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Canada's Prime Minister Justin Trudeau speaks during a Liberal Party caucus meeting on Parliament Hill in Ottawa, on April 2, 2019.CHRIS WATTIE/Reuters

One of the odd details about the SNC-Lavalin affair is the way Prime Minister Justin Trudeau described its cause: a breakdown in trust between his former attorney-general, Jody Wilson-Raybould, and his former principal secretary, Gerald Butts.

That was Mr. Trudeau’s explanation in the only full-blown news conference he has given on the matter, on March 7.

It’s still noteworthy, because Mr. Trudeau himself was nowhere in the tale. It wasn’t about his relationship with his cabinet minister. It was about a relationship he wasn’t in.

Odd, isn’t it? Mr. Trudeau is the politician known for his EQ – emotional intelligence. He emotes. He has empathy. But the SNC-Lavalin affair underlined his surprising weakness in handling key relationships – the professional relationships with his own ministers.

Mr. Trudeau, after all, was supposed to be running a cabinet imbued with modern-age sensitivity. Work-life balance. Listening. But there hasn’t been as much bonding as you might expect with the high-EQ PM.

Stéphane Dion, a veteran of the Jean Chrétien and Paul Martin cabinets, left one of Mr. Trudeau’s early cabinet retreats asking, according to individuals who worked with him, why everyone was talking about their feelings.

Within a year, Mr. Dion was gone, pushed out as foreign affairs minister and into an ambassador’s job in Germany. Mr. Trudeau had never met one-on-one with Mr. Dion in the whole time they served in cabinet together, Mr. Dion’s former adviser Jocelyn Coulon reported in his 2018 book, Un Selfie Avec Justin Trudeau.

Yet it turns out that’s not so outlandish. Many of Mr. Trudeau’s cabinet ministers rarely sit down with him alone. They have been in cabinet meetings with Mr. Trudeau, and in group meetings. But a tête-à-tête, with just two – that’s very rare. His senior aides, notably Mr. Butts and chief of staff Katie Telford, have handled ministers more.

Some Liberals worry that Mr. Trudeau doesn’t have much of a relationship with a lot of his cabinet ministers – that when things get tense, there isn’t much of a bond to fall back on.

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Maybe that would never have saved the day with Ms. Wilson-Raybould. There’s no doubt that many staffers viewed her as prickly and intransigent. Maybe a direct personal relationship would not have solved the problem. But maybe a closer relationship would have made it easier to come to terms, or hash out explanations, with the other former minister, Jane Philpott.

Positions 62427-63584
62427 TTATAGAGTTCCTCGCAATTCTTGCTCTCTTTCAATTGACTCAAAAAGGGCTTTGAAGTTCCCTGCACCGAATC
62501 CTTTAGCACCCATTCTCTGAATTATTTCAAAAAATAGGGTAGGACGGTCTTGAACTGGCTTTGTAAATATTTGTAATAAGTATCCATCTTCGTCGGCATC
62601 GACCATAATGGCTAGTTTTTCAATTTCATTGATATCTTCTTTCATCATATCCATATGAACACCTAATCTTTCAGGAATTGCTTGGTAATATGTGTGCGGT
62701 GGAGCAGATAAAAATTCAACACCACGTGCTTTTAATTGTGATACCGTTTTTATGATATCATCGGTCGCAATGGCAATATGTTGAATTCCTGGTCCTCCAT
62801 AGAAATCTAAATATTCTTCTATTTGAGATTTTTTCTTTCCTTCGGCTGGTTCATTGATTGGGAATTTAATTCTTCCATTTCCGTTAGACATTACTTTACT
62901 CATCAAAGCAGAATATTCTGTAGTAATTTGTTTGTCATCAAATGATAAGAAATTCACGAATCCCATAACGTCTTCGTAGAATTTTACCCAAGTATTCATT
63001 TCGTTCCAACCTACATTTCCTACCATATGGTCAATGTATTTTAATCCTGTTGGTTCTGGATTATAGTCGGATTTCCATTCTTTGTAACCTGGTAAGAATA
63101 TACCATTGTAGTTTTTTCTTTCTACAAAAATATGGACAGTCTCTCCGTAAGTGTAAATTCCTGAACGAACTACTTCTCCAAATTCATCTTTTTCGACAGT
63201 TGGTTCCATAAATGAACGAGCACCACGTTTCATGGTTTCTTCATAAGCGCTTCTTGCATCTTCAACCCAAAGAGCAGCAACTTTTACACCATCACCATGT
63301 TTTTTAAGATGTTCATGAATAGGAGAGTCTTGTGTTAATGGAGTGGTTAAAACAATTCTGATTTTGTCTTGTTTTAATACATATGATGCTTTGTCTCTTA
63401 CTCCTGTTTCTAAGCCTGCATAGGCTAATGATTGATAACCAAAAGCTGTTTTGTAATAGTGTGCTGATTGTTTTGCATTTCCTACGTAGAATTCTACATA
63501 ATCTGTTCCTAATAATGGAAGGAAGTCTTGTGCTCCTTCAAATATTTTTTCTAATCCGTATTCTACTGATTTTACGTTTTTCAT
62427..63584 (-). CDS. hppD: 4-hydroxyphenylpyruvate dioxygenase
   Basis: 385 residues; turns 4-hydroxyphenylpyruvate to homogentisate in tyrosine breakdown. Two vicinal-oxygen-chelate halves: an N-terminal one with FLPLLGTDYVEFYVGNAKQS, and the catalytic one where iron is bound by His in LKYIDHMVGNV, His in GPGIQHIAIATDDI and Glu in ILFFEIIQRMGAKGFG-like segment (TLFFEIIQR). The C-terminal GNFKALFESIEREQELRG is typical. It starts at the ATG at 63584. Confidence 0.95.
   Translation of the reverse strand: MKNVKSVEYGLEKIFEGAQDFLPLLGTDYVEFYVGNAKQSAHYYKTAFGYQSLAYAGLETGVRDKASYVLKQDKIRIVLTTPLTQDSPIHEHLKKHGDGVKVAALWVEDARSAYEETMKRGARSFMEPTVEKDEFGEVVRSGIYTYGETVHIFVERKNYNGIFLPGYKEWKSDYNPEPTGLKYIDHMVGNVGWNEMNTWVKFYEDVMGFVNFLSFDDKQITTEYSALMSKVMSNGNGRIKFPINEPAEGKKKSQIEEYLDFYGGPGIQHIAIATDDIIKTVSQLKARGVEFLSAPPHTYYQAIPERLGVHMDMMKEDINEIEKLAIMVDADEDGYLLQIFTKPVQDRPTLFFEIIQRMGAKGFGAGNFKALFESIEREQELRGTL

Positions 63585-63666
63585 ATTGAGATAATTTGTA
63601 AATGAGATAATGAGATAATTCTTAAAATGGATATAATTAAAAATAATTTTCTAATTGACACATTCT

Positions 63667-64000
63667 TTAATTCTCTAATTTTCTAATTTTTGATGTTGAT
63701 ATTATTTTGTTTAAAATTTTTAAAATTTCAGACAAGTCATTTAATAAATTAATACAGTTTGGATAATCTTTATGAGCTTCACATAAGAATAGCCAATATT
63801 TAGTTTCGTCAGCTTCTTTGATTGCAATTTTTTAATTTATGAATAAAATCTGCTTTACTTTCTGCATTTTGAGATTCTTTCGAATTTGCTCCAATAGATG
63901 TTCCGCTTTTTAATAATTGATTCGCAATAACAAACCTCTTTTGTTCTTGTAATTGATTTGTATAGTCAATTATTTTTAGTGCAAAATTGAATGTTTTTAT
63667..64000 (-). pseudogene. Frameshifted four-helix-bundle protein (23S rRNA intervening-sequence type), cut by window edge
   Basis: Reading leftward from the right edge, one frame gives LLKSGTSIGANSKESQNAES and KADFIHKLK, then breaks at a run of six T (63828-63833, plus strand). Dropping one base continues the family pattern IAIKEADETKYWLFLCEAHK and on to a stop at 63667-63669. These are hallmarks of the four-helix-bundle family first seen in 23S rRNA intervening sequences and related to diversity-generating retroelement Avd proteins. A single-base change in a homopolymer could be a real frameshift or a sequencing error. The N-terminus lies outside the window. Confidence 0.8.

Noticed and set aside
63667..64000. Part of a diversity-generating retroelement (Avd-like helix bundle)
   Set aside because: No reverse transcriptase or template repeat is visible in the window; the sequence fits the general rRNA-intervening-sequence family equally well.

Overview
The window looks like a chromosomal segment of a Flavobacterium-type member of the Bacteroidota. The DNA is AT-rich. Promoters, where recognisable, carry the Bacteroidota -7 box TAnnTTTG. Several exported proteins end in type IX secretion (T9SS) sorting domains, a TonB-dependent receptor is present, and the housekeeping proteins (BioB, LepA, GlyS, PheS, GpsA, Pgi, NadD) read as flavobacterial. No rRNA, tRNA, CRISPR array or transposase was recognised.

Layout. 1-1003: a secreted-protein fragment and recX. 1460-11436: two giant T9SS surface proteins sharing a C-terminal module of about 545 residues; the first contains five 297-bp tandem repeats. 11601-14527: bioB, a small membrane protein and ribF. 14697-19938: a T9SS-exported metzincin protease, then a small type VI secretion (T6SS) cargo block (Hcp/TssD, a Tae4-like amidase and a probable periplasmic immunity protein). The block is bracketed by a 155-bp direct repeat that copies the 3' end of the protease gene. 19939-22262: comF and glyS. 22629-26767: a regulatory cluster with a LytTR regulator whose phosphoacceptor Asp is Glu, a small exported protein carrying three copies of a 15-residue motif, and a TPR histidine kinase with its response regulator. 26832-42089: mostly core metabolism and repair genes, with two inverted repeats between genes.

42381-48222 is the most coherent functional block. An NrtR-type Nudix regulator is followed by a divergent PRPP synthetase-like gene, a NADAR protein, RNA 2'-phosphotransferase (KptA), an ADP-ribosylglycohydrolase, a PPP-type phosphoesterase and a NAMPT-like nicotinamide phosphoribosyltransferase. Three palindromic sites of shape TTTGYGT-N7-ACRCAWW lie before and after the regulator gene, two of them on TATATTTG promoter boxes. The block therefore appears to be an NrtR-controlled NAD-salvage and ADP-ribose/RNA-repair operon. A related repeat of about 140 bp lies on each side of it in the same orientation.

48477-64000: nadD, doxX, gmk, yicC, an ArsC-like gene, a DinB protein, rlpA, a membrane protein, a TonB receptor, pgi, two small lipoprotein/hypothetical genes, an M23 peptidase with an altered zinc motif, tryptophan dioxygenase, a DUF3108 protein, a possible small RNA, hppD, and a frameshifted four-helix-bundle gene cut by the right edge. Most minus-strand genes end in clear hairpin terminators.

Ms. Philpott, at least, met the PM one-on-one more than Mr. Dion. “It’s been more recently,” she told The Globe and Mail’s Laura Stone on Wednesday. “But I would say about six times.

But that’s still a half-dozen meetings for a minister who served in Mr. Trudeau’s cabinet for 3½ years and was shuffled twice. She was health minister for nearly two years that included controversial negotiations with the provinces over a health accord, the first minister in a new portfolio, Indigenous Services, that Mr. Trudeau deemed a high priority, and then briefly held the post of Treasury Board president before she resigned.

Prime ministers are busy, and Mr. Trudeau has 34 members in his cabinet. But Mr. Chrétien and Mr. Martin tried to tend cabinet and caucus relationships – Mr. Chrétien invited favourites to the prime ministerial summer residence, Harrington Lake, but also occasionally met with Mr. Martin, the finance minister with whom he shared a famously strained relationship. Mr. Coulon noted in his book that John Baird, the foreign affairs minister for most of Stephen Harper’s third term, regularly met with his PM, and could pick up the phone to call.

To be fair, Mr. Trudeau’s one real mea culpa in the SNC-Lavalin affair was about this.

In that March 7 news conference, Mr. Trudeau said he should have been aware of the erosion of trust between Ms. Wilson-Raybould and Mr. Butts. He said he should have followed up with her personally. He said he should have created an environment in which members of his cabinet and caucus felt they could come to him with concerns.

Presumably, he’s working on it now. Maybe he had just been caught in old habits – after all, he was a success, winning an election, as leader of a party with 34 seats and a tight-knit circle of aides. Perhaps he never came to grips with the need for face time with a larger team. It’s still surprising the high-EQ PM is learning that only now.

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